At the moment, it is the big international players – or the ventures involving them – that extract most of Nigeria’s oil and gas. In 2011, in fact, the respective proportions were around 90% and 95%. However, local players are not to be underestimated and look to be growing in importance as time passes.
MARGINAL UTILITY: The first major push by authorities to promote local companies’ role in extraction came in 2004, when the government took small fields that international oil companies (IOCs) had failed to develop and allocated them in 24 packages to 31 Nigerian firms. These were “marginal” fields from an IOC standpoint alone: the theory was that local businesses, with overheads lower than the big players, would be able to make the best of fields that were capable of output in the range of 5000-10,000 barrels per day (bpd).
And it worked, or at least in some cases. Of the 24 awards, five have prospered while the rest have fallen by the wayside. The reasons were various. In some instances, the government created joint ventures (JVs) by “forced marriages” that proved to be unhappy. There were also some financial challenges. Investment funds for oil projects – even for relatively small fields – have been, and to some extent remain, fairly difficult to access from risk-averse Nigerian banks.
But there have been winners, including Energia, Pillar Oil, Platform Petroleum, and Waltersmith Petroleum and Production Company. Midwestern Oil and Gas is a 70% partner in one of the most flourishing fields, which has been producing since 2008. “We’re doing around 12,000 bpd at present,” Adams Okoene, the CEO of Midwestern, told OBG. “We have the potential to do 15,000, but evacuation is a bottleneck.” Currently dependent on facilities owned by Italy’s Eni, Midwestern is planning to build a 53-km pipeline. Okoene is also mulling a small co-generation facility to use associated gas that is flared at present.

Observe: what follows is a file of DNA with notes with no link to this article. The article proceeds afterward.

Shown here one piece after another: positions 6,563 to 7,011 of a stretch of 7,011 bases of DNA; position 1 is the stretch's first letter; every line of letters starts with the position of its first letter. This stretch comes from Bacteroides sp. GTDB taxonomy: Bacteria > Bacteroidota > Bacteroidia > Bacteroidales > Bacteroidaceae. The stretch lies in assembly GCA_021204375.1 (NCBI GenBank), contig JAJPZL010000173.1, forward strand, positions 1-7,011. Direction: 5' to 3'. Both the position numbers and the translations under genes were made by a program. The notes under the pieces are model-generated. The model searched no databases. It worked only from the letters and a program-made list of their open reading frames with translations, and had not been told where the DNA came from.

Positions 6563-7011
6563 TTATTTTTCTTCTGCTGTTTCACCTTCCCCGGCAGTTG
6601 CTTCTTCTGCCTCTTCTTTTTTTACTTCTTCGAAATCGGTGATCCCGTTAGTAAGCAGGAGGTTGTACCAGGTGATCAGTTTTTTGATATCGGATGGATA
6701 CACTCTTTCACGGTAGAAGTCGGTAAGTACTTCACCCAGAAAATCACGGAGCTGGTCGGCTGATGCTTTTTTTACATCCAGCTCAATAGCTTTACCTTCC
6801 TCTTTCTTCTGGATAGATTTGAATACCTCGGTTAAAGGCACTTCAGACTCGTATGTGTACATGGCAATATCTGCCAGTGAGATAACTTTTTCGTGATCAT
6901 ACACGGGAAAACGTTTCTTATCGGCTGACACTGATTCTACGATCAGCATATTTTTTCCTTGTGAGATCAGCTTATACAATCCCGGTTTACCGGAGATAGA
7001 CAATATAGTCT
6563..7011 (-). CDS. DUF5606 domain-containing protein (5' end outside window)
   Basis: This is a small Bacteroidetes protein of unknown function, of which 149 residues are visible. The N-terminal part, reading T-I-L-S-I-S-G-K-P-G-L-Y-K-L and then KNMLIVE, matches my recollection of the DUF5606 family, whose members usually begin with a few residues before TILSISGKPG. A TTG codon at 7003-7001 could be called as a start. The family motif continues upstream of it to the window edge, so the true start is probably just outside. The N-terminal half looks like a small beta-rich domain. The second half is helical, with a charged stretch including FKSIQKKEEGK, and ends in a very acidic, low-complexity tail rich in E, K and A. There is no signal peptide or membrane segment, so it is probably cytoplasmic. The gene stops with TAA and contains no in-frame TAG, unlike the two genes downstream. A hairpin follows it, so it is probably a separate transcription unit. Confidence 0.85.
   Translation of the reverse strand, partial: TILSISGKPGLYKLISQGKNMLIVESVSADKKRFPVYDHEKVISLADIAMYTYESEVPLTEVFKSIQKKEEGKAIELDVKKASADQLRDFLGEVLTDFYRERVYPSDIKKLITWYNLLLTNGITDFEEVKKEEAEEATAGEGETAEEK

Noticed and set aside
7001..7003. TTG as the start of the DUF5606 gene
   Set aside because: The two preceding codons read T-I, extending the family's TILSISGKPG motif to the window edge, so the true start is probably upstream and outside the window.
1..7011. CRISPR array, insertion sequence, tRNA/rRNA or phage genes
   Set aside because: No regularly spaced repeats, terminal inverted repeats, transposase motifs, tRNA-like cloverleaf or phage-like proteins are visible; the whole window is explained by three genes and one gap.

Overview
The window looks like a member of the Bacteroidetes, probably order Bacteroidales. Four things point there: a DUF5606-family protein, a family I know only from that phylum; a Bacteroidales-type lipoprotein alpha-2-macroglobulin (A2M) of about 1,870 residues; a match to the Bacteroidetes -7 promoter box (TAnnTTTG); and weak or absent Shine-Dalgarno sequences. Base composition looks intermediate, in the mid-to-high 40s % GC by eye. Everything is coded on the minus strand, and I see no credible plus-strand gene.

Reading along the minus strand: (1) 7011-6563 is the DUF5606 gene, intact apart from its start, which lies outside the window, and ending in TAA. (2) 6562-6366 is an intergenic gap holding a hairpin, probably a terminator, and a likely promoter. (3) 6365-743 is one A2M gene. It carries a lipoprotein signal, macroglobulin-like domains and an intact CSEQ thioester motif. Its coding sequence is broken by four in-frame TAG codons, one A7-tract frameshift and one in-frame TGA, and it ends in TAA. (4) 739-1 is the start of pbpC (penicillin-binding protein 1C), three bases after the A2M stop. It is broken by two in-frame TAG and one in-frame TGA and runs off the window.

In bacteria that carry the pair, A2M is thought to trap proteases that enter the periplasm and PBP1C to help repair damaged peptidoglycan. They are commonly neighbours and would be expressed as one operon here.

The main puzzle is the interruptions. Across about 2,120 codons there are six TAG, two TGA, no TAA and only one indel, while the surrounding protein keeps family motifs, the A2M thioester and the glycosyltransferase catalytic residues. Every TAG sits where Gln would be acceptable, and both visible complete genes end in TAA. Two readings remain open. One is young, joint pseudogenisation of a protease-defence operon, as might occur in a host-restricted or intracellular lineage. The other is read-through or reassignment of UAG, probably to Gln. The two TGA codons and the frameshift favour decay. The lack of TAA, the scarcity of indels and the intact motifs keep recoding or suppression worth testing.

The locals do not just have nimbleness on their side. They may also be more adept than foreign companies on managing relations with local communities, which can be very tricky in the Niger Delta. “It takes up a lot of time. I personally direct a lot of community issues,” says Midwestern’s CEO. “People have to see that you’re passionate and have to associate you with integrity.”
SHELL GAME: Local firms have also benefitted from Shell’s decision to sell some of its onshore assets, a move that was supported by the government but also in line with the company’s strategy to reposition its onshore portfolio. With the 2010 Local Content Act requiring that priority in such sales be given to local buyers, indigenous firms have had success in acquiring the rights to these fields. This piece of legislation has also generally supported the development of Nigerian businesses in the sector, according to Seun Faluyi, the managing director of Global Oceon Engineers Nigeria. “The Local Content Act has given indigenous companies an excellent opportunity to develop their presence on the international level,” he told OBG.
The first Shell deals were made in 2010, when the oil giant sold its interests in three blocks to Seplat, a JV between two Nigerian firms (Platform Petroleum and Shebah Petroleum Development Company) and France’s Maurel and Prom. Seplat has doubled output on the blocks to over 40,000 bpd. Another sale has been to First Hydrocarbon Nigeria.
Most recently, in August 2012, Shell sold its interest in onshore oil block 34 to a consortium comprising state oil company Nigerian National Petroleum Corporation (NNPC) and a local company, ND Western. For its part, NNPC has made it clear that its participation will be active: the block will help NNPC’s production company, the Nigerian Petroleum Development Company, raise its output up to 250,000 bpd.
Although Shell still has blocks to sell, locals’ eyes may be shifting to other foreign assets. In June 2012, US firm ConocoPhillips signalled its intention to withdraw from Nigerian activities, including onshore and offshore blocks. Conoil and another local heavyweight, Oando, are interested, as are several global players. The competition – or cooperation – could be worth watching.
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